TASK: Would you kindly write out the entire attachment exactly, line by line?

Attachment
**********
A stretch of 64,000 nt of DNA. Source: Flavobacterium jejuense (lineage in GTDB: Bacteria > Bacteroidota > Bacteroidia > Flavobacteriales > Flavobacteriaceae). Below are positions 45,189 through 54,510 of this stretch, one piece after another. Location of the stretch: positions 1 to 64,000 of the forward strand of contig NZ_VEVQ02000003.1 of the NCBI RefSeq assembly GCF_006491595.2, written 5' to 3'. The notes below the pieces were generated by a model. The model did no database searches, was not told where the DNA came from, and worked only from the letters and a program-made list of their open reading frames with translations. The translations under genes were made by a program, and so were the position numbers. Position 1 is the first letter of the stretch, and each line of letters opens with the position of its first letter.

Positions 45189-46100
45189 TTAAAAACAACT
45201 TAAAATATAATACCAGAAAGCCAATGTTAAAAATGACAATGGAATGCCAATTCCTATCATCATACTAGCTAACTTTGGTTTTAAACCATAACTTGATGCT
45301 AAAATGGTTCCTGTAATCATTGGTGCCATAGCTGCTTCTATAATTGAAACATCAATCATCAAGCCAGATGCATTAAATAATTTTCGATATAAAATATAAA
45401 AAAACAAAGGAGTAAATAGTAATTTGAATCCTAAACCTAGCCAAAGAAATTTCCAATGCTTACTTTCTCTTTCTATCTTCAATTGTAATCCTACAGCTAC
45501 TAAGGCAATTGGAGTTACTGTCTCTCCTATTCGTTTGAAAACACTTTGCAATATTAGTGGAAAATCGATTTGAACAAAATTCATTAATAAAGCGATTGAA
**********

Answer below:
A stretch of 64,000 nt of DNA. Source: Flavobacterium jejuense (lineage in GTDB: Bacteria > Bacteroidota > Bacteroidia > Flavobacteriales > Flavobacteriaceae). Below are positions 45,189 through 54,510 of this stretch, one piece after another. Location of the stretch: positions 1 to 64,000 of the forward strand of contig NZ_VEVQ02000003.1 of the NCBI RefSeq assembly GCF_006491595.2, written 5' to 3'. The notes below the pieces were generated by a model. The model did no database searches, was not told where the DNA came from, and worked only from the letters and a program-made list of their open reading frames with translations. The translations under genes were made by a program, and so were the position numbers. Position 1 is the first letter of the stretch, and each line of letters opens with the position of its first letter.

Positions 45189-46100
45189 TTAAAAACAACT
45201 TAAAATATAATACCAGAAAGCCAATGTTAAAAATGACAATGGAATGCCAATTCCTATCATCATACTAGCTAACTTTGGTTTTAAACCATAACTTGATGCT
45301 AAAATGGTTCCTGTAATCATTGGTGCCATAGCTGCTTCTATAATTGAAACATCAATCATCAAGCCAGATGCATTAAATAATTTTCGATATAAAATATAAA
45401 AAAACAAAGGAGTAAATAGTAATTTGAATCCTAAACCTAGCCAAAGAAATTTCCAATGCTTACTTTCTCTTTCTATCTTCAATTGTAATCCTACAGCTAC
45501 TAAGGCAATTGGAGTTACTGTCTCTCCTATTCGTTTGAAAACACTTTGCAATATTAGTGGAAAATCGATTTGAACAAAATTCATTAATAAAGCGATTGAA